Don Waltman’s old fashioned pork kettle, other items, reflect bygone era
These were the days when city butchers knew the products the customers wanted. That is what Don Waltman, a retired butcher and owner of Waltman Meats, 338 Court St., said about his shop and its predecessor, Smithgall & Ging Meat Packers. Waltman, 77, decided to retire a month ago, after operating the store at 338 Court St. for 49 years and a stand at Lewisburg farmers market for 52 years.
Butchering artifacts and memorabilia of a bygone era are displayed on the walls and fill the space inside the Court Street store. Along the rear wall of the store are brown paper bags flattened and put in frames. They are representative of meat packer which was originally established in the downtown in 1932, Waltman said. On any day her meat shop was open, Edith Ging could be seen and heard from behind the counter giving “what for” to her loyal customers in a tongueand-cheek fashion, Waltman said. “She’d sit there and talk to whoever came in,” Waltman said.
He bought it from in order to make it his own delicatessen and butcher shop. The business bags along with a black iron kettle used to boil hog parts to make sausage, liver pudding and scrapple are among the items left in the store. The black iron kettle produced pounds and pounds of pork products. The burner would heat the water to a boil and the arduous task of adding corn starch, buck wheat flour and stirring the hot mixture into a thick paste resembling mud was all in a day’s work, Waltman said.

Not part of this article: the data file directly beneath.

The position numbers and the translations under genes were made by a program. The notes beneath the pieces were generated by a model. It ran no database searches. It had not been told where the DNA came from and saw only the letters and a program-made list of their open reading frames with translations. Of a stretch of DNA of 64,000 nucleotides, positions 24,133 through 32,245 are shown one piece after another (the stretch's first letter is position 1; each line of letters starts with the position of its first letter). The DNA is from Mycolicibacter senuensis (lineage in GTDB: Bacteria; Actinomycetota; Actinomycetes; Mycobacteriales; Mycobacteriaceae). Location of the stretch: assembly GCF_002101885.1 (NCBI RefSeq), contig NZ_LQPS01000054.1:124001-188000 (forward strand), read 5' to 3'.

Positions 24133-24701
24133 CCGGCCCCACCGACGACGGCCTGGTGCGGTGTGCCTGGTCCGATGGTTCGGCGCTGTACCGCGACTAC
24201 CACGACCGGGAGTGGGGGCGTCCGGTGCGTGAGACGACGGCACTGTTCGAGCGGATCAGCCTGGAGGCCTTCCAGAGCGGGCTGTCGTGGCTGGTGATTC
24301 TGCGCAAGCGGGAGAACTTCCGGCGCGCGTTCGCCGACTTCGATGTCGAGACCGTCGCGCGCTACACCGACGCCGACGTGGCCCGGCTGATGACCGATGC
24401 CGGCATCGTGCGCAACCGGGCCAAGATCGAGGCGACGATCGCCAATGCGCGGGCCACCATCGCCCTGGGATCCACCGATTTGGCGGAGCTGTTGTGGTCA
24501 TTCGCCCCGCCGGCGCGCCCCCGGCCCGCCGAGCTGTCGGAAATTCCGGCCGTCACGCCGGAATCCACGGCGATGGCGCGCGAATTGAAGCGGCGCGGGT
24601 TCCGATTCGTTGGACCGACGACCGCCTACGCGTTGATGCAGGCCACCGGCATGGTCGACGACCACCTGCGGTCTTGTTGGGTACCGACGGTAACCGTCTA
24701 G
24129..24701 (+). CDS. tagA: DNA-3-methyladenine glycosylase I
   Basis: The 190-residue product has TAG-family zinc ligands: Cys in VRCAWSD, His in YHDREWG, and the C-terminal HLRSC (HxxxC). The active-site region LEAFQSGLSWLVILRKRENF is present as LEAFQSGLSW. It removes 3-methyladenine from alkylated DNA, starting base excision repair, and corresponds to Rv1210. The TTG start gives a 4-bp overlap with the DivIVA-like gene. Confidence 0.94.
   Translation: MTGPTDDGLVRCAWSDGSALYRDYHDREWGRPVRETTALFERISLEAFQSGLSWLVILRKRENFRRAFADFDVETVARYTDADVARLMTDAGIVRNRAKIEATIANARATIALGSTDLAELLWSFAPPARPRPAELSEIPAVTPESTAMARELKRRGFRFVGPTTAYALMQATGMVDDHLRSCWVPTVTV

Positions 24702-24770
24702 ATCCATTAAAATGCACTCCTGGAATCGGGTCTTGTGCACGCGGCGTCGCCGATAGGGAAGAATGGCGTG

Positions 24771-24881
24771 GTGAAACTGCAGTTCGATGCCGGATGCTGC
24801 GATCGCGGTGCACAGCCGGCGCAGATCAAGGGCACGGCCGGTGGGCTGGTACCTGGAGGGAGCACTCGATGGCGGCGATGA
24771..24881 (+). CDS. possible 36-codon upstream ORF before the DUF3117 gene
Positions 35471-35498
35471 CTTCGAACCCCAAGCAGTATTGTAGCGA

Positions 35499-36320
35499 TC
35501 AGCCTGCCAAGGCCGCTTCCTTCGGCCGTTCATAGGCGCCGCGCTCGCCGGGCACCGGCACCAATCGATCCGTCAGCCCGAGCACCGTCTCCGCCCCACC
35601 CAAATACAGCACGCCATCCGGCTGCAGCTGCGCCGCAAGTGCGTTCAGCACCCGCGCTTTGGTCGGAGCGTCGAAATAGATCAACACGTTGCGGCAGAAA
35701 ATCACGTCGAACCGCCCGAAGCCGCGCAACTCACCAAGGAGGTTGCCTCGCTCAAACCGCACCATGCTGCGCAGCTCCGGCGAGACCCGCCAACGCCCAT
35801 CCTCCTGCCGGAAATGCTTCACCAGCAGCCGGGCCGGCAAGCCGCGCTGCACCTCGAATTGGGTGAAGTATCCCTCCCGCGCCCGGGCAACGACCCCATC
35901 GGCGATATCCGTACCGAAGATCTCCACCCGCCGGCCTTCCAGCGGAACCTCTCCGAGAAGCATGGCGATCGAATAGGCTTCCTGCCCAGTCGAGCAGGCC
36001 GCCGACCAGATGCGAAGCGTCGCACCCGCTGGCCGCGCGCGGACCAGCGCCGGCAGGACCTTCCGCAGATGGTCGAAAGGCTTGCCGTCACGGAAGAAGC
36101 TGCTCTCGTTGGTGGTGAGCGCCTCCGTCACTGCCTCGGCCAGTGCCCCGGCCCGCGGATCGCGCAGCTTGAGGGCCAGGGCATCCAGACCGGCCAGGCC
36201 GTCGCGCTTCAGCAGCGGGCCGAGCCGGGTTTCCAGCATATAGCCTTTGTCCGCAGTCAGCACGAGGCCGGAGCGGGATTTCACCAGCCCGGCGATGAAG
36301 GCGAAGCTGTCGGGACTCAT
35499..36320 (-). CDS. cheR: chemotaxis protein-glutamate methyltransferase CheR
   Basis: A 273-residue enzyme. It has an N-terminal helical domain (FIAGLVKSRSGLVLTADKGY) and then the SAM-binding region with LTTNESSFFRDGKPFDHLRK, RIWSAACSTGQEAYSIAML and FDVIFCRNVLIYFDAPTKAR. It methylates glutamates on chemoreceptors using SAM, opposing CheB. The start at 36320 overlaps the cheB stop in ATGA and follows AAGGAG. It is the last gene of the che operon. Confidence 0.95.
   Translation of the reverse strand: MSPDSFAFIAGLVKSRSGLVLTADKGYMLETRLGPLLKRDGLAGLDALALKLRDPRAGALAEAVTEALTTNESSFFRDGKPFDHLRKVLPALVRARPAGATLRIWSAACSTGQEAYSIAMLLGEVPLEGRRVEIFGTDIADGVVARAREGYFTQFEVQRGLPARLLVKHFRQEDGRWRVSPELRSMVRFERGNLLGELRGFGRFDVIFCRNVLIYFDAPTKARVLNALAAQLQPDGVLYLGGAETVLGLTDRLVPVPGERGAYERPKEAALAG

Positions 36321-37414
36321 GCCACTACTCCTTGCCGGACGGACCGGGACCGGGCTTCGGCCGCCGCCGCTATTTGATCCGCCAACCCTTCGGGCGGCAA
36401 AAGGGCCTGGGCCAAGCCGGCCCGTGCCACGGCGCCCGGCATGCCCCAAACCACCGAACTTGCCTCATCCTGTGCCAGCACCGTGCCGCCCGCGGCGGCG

Then, the mixture was taken out by ladle and put into smaller bins and smoked in a gas or wood fired smokehouse The meat was butchered on wooden block tables, one of which remains at the shop near the iron kettle. “Smithgall & Ging recipes were renowned and the sausage was shipped to the White House during President Franklin Roosevelt’s time in office and Pullman Car Co. in Philadelphia,” Waltman said. The bags lists the company specialties such as home cured bacon, pork and sausage. One of the long-standing workers from Smithgall & Ging was Abe Winter, who worked with Waltman and brought many recipes with him. He kept working until nearly 90. He was a member of Bethel United Methodist Church, and enjoyed farming and fixing equipment. Waltman said he kept some of the secret recipes of the store when he purchased it 49 years ago. It was in keeping with fresh, locally raised products such as hogs, cattle and chickens. Smithgall & Ging, he said, operated a farm consisting of several hundred acres along Wallis Run north of Montoursville and another near the Lycoming Mall.